Noah Smith thinks about the changing global economy within the context of a basic core/periphery model:
Suppose all of those people had the same purchasing power. If you were a factory owner, and you wanted to minimize transport costs, where would you put your factories? The answer is a no-brainer: China and India. Some others in Europe, Japan, and Indonesia. Perhaps a couple on the U.S. East Coast. But for the most part, you’d laugh in the face of any consultant who told you to put a factory in the U.S. The place looks like one giant farm!
It may be that American manufacturing strength was due to a historical accident. Here is the story I’m thinking of. First, in the late 19th and early 20th centuries, our proximity to Europe – at that time the only agglomerated Core in the world – allowed us to serve as a low-cost manufacturing base. Then, after World War 2, the U.S. was the only rich capitalist economy not in ruins, so we became the new Core. But as Europe and Japan recovered, our lack of population density made our manufacturing dominance short-lived.
Now, with China finally free of its communist constraints, economic activity is reverting to where it ought to be. More and more, you hear about companies relocating to China not for the cheap labor, but because of the huge domestic market. This is exactly the New Economic Geography in action.
I approve of all the policy conclusions Smith draws from this analysis, so I somewhat hesitate to disagree with it. But are transportation costs really that big a deal for the modern industrial sector? Three pieces of anecdata in this. One is that I met a western businessman in China who said that his firm was locating production in China in order to be closer to the market. Upon further questioning, what he turned out to mean was that he believed his firm would receive preferential access to the Chinese market as a matter of public policy if he located production in China. I met an executive at a Danish manufacturing firm who did the same two-step with me about the location of an R&D facility, and I did the same thing over again about an assembly plant with a German guy involved in some very high-end production. In other words, a lot of people say they’re locating in China to gain access to the Chinese market, but what they mean is that they’re doing this to curry favor with Chinese policymakers. By the same token, firms seeking defense contracts tend to deliberately scatter their facilities around the country in an un-economic way in order to maximize political support for the project. Final assembly of the A-380 happens in Toulouse largely because EADS is partially owned by the French government.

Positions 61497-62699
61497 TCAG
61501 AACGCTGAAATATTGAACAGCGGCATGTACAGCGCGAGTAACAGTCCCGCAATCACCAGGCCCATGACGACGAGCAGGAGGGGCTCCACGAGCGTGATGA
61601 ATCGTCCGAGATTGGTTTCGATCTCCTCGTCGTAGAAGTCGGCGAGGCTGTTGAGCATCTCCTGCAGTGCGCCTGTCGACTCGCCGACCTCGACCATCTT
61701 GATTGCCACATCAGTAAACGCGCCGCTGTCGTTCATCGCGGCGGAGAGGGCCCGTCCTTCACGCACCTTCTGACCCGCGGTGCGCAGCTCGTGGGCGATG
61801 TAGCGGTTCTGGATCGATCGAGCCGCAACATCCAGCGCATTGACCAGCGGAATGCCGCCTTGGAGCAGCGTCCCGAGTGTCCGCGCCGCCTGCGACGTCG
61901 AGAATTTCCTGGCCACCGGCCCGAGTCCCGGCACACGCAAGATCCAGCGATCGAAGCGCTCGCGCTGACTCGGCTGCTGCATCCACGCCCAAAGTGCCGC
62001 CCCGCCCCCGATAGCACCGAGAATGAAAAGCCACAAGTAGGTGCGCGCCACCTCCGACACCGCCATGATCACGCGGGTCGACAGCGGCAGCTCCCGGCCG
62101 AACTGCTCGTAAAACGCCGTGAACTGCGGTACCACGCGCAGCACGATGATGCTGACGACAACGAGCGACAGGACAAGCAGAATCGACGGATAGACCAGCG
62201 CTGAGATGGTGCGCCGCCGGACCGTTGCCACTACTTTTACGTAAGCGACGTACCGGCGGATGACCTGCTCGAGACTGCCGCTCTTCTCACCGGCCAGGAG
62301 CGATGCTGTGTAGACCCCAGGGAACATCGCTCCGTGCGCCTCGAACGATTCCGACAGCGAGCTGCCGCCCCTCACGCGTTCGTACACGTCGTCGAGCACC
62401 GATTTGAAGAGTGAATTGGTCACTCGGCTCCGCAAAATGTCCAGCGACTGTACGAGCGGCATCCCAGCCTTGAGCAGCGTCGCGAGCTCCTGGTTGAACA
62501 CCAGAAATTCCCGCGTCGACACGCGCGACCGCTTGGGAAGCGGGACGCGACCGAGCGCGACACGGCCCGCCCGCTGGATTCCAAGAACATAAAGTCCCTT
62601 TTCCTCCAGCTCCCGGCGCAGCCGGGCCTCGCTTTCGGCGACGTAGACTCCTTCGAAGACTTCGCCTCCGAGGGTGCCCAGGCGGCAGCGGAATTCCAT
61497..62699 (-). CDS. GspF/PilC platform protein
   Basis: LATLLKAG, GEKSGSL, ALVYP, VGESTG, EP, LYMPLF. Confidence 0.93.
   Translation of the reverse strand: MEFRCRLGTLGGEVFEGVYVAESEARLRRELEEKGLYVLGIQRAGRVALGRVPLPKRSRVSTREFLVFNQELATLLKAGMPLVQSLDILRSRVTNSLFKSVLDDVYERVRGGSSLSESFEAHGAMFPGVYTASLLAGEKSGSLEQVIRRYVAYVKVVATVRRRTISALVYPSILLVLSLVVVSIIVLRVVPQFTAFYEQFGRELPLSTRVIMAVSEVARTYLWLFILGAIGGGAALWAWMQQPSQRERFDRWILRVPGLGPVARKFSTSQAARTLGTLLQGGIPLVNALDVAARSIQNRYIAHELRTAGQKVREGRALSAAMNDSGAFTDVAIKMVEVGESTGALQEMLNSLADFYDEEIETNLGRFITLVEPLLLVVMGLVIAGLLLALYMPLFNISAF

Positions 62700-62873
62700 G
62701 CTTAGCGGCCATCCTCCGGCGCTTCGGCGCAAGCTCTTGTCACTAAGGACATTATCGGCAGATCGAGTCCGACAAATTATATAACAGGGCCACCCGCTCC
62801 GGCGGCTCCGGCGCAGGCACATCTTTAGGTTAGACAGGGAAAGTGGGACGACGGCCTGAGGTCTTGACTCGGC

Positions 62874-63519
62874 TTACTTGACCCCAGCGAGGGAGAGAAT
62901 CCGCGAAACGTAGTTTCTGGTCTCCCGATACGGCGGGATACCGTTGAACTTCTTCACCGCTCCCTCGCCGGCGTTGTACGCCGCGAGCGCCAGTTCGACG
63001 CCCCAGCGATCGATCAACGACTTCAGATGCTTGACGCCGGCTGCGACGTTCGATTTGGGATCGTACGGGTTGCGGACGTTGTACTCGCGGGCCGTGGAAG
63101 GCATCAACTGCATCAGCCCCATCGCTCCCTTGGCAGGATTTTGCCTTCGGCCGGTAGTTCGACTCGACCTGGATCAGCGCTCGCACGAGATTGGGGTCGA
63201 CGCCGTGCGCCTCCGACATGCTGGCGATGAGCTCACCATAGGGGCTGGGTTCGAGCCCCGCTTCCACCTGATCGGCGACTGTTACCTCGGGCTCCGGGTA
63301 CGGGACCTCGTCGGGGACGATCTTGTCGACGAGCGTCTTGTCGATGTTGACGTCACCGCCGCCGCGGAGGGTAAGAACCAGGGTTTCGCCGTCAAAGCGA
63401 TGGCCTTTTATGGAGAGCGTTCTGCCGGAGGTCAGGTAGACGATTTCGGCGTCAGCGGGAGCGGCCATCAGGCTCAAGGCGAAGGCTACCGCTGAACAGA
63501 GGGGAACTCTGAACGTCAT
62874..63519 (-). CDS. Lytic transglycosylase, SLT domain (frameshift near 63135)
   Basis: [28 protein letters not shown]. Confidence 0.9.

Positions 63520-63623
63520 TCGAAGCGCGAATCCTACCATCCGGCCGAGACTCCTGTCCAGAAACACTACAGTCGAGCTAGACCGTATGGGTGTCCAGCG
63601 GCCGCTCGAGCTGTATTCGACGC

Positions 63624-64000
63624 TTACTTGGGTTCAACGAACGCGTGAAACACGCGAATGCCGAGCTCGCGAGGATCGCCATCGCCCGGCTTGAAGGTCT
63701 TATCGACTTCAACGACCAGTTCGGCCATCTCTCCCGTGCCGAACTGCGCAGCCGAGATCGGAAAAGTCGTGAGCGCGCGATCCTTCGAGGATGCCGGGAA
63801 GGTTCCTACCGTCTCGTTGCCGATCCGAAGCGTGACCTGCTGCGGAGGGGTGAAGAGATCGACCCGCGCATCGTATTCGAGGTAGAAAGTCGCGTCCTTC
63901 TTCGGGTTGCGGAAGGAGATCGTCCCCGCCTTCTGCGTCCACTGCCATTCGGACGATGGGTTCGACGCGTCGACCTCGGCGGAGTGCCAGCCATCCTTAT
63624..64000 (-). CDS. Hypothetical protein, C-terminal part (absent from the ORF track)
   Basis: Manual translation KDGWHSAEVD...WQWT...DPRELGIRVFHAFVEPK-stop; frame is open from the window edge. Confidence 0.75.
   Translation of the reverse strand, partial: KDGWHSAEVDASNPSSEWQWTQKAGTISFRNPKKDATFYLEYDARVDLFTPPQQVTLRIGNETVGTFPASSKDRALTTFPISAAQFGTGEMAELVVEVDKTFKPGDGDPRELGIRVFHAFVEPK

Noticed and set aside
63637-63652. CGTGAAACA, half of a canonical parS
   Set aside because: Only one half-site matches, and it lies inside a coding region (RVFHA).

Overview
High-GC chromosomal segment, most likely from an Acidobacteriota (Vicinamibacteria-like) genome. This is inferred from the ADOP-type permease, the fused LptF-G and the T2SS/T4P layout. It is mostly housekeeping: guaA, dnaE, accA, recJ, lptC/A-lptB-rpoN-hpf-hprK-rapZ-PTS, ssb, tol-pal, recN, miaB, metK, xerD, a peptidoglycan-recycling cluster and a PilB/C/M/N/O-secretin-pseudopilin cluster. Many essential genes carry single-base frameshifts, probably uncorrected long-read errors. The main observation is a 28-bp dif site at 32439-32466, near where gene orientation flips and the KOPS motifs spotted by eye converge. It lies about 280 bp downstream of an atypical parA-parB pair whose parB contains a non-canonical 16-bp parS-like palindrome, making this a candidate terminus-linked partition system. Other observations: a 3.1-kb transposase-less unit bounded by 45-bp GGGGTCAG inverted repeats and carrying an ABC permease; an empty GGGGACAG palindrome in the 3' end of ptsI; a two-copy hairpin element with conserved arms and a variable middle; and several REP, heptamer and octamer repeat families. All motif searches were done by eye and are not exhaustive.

In other words, I think we’re more looking at the consequences of Chinese industrial policy than anything else. Once you’re in that frame the market access issues appear to fall on a continuous spectrum with the currency issues and other mainstays of the trade policy debate.